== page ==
Personally I think the best free tool though is telling everyone you know (or maybe not quite everyone, but almost everyone). And asking them if they know anyone who might need your product/services. To be clear, you’re not asking your friends, family or colleagues to buy from you (although they may) but if they know anyone. Ask them to pass your details on. This is the power of a network and it is one of the best ways to get clients.

In a similar way it doesn’t cost anything to talk to others and let them know what you do. I was talking to a client the other day and she had just got her first piece of work with a corporate client. When I asked her how she had done it, she replied that she talks to anyone and everyone and tells them about her business. It was one of those conversations that got her the corporate job.

3. Design Tools

Good design is important. Design tools used to be costly and require skills that most small business owners don’t have.

Canva is one of the free business tools I use

Then Canva came along and changed everything. I do now pay for Canva pro but for many years I used the free version.

I love Canva. It allows you to be your own graphic designer. You can create logos, social media post graphics and graphics for your website. All for free. You can use your own images or Canva’s own (the pro version is worthwhile just to have access to more free stock images but the free version does have some). Best of all it is quick and easy to use.

There are many other free stock photography websites. I like (and have used) pexels, pixabay and unsplash. I am a little wary of using too many stock photos as invariably you see the same ones everywhere. I prefer to use my own – either those I have taken myself on my phone or from branding photo shoots. But stock photos are good mixed in with your own.

For free fonts I mainly use and recommend Google. Google has over 1,000 free fonts you can use. The great thing about Google fonts is they are designed to be web-friendly so they always show properly on a website, whichever browser it is viewed on. It’s also very clear that you can use them freely so you don’t need to worry about licences. And given the number of fonts there are available you can usually find the right one.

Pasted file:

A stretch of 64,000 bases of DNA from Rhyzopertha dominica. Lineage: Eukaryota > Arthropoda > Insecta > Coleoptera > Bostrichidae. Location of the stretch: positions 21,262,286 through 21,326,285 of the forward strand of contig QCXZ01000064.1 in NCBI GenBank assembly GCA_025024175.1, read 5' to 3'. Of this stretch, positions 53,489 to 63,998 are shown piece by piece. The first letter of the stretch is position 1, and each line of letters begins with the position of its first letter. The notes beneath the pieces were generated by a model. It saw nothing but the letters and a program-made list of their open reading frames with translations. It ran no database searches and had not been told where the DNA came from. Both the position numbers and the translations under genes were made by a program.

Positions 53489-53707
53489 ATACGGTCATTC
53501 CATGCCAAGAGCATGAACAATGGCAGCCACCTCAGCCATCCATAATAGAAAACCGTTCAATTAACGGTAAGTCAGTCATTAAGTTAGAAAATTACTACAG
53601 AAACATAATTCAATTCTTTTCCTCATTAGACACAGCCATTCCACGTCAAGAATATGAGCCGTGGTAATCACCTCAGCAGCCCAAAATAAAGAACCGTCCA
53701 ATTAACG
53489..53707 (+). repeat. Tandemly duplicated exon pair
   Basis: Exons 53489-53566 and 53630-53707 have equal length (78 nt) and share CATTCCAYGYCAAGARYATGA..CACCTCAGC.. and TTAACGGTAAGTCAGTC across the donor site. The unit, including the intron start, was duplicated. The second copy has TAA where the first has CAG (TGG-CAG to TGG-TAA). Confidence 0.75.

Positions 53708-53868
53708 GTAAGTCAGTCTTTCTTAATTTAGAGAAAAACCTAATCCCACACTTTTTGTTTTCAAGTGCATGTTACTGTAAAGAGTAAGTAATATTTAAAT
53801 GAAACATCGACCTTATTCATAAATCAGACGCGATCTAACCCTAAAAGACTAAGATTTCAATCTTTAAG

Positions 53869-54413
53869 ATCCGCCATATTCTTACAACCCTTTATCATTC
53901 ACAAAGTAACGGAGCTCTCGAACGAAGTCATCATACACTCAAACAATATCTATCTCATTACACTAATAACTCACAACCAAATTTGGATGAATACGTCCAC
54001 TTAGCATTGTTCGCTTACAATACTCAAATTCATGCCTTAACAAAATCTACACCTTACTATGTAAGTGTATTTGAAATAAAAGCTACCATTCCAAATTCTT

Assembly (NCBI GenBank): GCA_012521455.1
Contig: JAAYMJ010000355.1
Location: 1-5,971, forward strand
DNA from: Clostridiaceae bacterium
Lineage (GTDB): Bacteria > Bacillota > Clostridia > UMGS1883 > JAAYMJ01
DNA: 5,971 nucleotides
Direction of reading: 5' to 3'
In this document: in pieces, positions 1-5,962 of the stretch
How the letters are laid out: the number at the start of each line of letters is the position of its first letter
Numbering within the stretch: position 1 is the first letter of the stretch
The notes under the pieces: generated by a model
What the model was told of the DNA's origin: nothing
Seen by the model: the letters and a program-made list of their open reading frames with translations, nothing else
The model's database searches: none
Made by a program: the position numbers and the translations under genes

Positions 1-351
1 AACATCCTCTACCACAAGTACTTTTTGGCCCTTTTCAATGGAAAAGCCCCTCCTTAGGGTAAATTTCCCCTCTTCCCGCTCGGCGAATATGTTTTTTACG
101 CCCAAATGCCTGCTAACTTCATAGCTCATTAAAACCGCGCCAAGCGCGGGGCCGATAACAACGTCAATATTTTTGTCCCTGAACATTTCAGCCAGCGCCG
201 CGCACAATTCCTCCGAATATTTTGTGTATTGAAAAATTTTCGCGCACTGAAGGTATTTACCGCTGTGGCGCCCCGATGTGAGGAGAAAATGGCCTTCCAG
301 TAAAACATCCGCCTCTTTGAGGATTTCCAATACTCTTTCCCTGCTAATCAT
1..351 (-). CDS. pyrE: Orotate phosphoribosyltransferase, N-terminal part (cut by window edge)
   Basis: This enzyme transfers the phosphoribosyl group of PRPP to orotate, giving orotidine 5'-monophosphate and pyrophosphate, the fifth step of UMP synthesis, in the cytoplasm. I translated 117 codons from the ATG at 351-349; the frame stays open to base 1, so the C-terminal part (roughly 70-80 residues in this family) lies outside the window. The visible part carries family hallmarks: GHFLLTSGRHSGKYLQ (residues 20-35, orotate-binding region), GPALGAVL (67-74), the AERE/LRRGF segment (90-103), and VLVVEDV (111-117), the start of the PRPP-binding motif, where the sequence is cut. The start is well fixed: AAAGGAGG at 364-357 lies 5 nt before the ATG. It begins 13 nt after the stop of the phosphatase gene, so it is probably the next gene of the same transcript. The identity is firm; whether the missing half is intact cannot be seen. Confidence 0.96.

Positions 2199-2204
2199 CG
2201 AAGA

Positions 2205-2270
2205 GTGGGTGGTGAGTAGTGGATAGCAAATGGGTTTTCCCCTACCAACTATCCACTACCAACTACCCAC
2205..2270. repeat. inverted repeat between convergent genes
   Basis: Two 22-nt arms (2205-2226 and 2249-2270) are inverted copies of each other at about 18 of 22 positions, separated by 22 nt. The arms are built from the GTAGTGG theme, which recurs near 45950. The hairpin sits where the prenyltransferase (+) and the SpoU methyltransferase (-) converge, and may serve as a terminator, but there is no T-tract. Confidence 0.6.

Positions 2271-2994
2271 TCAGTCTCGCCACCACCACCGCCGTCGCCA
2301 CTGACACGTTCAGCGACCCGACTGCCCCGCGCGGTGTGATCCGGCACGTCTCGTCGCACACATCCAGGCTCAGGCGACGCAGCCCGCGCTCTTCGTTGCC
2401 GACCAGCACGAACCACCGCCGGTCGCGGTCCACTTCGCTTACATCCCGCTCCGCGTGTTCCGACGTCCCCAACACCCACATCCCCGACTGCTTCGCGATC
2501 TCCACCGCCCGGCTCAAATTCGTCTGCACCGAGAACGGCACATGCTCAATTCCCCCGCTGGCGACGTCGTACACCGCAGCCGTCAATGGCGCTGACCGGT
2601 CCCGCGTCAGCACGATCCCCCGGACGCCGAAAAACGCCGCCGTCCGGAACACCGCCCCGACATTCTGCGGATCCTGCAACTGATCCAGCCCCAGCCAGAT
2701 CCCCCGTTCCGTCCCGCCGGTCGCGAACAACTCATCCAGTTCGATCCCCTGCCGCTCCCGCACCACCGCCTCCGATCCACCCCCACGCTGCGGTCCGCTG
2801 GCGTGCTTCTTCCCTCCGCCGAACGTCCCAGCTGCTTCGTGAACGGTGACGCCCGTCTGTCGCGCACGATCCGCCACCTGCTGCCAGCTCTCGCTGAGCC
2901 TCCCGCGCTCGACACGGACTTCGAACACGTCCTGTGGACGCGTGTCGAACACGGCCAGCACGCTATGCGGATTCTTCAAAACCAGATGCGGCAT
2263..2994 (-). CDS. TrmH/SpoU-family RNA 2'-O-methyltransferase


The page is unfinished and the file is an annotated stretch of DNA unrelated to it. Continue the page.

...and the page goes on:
I sometimes use Font Squirrel for other free fonts, but I really prefer Google.

4. Website

I wouldn’t advise having a free website as these usually have funny domain names (which looks unprofessional and is hard for others to remember). And it doesn’t cost much to buy a website domain. You’ll also need your website hosted somewhere, again this is not free if you use your own domain but it isn’t a huge expense (I use Siteground for all my client websites and my own).

There are many free website tools that I use though.

WordPress is free. It can be installed and used on a website completely for free. The free version (which doesn’t come with website hosting) is actually better than the paid version (which does come with hosting – there are many better website hosts, I use and recommend Siteground). All the websites I build for clients are built using the free version of WordPress (wordpress.org).

There are also free themes (you need to use a theme with wordpress). I have always paid for a theme (I use Divi by Elegant Themes), but you can use a free one.